So that is a lot of mass that's getting dumped onto the earth each day. Granted, it won't be going as fast, but there's still a lot of substance.

This also makes the assumption that all of the potential energy is converted to heat. I don't think this is likely - what will likely happen is that it will change the angular momentum of the earth such that the total angular momentum of the system stays the same. If you look at the sun and the moon from celestial north, the earth orbits the sun, the moon orbits the earth, and both the earth and the moon rotate - all anti clockwise. Pulling in the moon will make the earth rotate faster and decrease the length of the day.

*** ignoring that the energy required to heat water is not constant

You also need to ask why it's falling to earth?

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  • $\begingroup$ Not as good an answer as Enrico Fermi would have given ( mathforum.org/workshops/sum96/interdisc/sheila2.html ), but a good attempt $\endgroup$ – noob2 May 24 '16 at 17:57
  • $\begingroup$ @noob2 i was trying to remember the name of the approach! i thought it was Feynman. $\endgroup$ – will May 24 '16 at 17:59
  • $\begingroup$ From what I remember the own gravitational energy of the moon is way greater than that of the eath towards the moon. And to get the answer rapidly, may we consider that the moon has been formed by meteorites falling toward earth ? $\endgroup$ – lcrmorin May 27 '16 at 12:26
  • $\begingroup$ @Were_cat yah of course the moon's gravity is stronger when you get closer to it - if it weren't then if you dropped something on the moon it would fall to the earth instead. And the moon would crumble apart and fall to the earth too - like in the question. How can that consideration give you the answer rapidly? $\endgroup$ – will May 27 '16 at 13:06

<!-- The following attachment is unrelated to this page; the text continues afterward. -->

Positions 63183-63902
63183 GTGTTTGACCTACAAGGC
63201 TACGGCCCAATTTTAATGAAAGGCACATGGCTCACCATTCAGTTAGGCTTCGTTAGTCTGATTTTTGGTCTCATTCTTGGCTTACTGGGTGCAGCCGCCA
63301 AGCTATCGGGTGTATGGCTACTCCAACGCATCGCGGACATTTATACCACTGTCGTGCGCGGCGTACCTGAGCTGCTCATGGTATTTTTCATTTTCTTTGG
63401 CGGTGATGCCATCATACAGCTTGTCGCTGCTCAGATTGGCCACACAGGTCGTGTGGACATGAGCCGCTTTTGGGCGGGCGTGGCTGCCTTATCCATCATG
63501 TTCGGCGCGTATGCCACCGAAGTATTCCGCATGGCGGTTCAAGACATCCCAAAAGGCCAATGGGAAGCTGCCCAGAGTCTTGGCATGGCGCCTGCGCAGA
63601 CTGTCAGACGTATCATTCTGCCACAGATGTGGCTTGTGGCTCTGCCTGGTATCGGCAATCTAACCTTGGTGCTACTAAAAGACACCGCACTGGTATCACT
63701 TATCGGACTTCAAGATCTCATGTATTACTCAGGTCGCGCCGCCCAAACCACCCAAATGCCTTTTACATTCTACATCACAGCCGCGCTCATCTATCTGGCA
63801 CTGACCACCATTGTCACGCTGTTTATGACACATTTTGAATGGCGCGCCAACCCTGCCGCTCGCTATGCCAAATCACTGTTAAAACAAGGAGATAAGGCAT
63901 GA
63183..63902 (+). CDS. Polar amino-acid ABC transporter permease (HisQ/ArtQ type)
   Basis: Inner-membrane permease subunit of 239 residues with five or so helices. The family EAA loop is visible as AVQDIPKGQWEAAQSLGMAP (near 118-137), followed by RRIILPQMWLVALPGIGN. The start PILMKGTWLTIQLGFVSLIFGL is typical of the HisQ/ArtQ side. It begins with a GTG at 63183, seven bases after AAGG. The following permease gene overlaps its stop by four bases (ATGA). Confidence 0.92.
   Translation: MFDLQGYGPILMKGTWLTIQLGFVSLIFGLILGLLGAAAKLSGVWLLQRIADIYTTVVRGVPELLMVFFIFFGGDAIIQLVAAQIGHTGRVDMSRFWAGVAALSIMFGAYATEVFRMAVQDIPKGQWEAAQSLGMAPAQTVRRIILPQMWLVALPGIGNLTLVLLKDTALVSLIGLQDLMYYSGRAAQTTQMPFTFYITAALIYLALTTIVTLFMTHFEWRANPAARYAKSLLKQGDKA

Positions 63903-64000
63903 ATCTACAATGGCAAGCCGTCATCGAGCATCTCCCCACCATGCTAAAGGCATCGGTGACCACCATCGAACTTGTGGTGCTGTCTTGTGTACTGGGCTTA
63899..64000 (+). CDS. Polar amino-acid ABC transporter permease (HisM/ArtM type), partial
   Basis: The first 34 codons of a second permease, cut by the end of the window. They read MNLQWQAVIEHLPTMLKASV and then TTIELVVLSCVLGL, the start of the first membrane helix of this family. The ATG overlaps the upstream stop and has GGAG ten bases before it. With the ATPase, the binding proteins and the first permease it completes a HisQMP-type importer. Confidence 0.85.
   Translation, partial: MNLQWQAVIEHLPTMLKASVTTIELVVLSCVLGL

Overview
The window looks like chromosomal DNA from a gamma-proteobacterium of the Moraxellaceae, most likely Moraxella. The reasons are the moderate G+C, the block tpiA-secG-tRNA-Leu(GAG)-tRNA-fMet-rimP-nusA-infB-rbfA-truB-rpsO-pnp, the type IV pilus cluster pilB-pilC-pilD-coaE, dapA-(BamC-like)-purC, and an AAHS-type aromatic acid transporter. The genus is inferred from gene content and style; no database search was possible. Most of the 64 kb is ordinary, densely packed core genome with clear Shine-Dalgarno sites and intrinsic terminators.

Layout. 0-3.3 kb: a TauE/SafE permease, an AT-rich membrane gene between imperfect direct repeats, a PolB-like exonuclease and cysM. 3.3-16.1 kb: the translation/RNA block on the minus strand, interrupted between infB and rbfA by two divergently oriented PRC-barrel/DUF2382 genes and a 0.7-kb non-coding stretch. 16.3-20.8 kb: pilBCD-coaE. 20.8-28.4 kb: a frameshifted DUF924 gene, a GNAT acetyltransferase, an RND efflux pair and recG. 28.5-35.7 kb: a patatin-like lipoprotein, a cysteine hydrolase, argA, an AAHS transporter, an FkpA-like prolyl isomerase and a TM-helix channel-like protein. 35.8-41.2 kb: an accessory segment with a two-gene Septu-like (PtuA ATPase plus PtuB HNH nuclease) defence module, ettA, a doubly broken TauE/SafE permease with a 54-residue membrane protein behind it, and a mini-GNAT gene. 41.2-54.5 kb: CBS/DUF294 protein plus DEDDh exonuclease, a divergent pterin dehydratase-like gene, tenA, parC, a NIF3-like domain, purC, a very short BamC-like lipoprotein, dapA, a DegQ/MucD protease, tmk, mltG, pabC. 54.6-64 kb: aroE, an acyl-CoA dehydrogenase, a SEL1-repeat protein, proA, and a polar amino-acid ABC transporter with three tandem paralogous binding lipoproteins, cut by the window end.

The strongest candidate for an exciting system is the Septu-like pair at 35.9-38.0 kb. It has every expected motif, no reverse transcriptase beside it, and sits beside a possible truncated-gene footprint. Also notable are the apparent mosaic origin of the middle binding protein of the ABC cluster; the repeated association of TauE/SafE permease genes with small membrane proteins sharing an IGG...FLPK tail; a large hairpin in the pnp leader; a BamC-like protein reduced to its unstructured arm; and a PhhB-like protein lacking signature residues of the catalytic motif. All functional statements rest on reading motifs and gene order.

• $\begingroup$ Consider a sphere of rayon r ($m=\frac{4}{3} \pi r^3 \rho$), then calculate the energy to bring enough mass ($dm= 4 \pi r^2 \rho dr$) from infinity to form a sphere of r + dr ($dU= -\frac{G m dm}{r}$). Integrate from 0 to infinity, that would give: $U=\frac{3*G*M^2}{5*R}$ the energy required to disintegrate. According to wikipedia it is aroud $2*10^(32)$ for the earth, less than what you calculate for potential energy of the moon... That lead me to think/remember the use of formula $E_p=mgh$ is only valid near earth. The Ep value should be calculated with $ Ep = - \frac{GmM}{r}$. $\endgroup$ – lcrmorin May 27 '16 at 13:55
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Based on the way the question is phrased, the simplest approach is:

1) Estimate the gravitational potential energy of the Earth-Moon system. 2) Use result from 1) to estimate an average power as Energy/time. 3) Estimate the solar power on the illuminated half of the Earth. 4) The comparison of the result in 2) and 3) allows you to judge relative magnitude.

Some of these steps were indicated in other responses, but there are a few errors.

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  • $\begingroup$ Would you care to elaborate what these "few errors" are, and provide an alternative solution? $\endgroup$ – AdB May 29 '19 at 7:41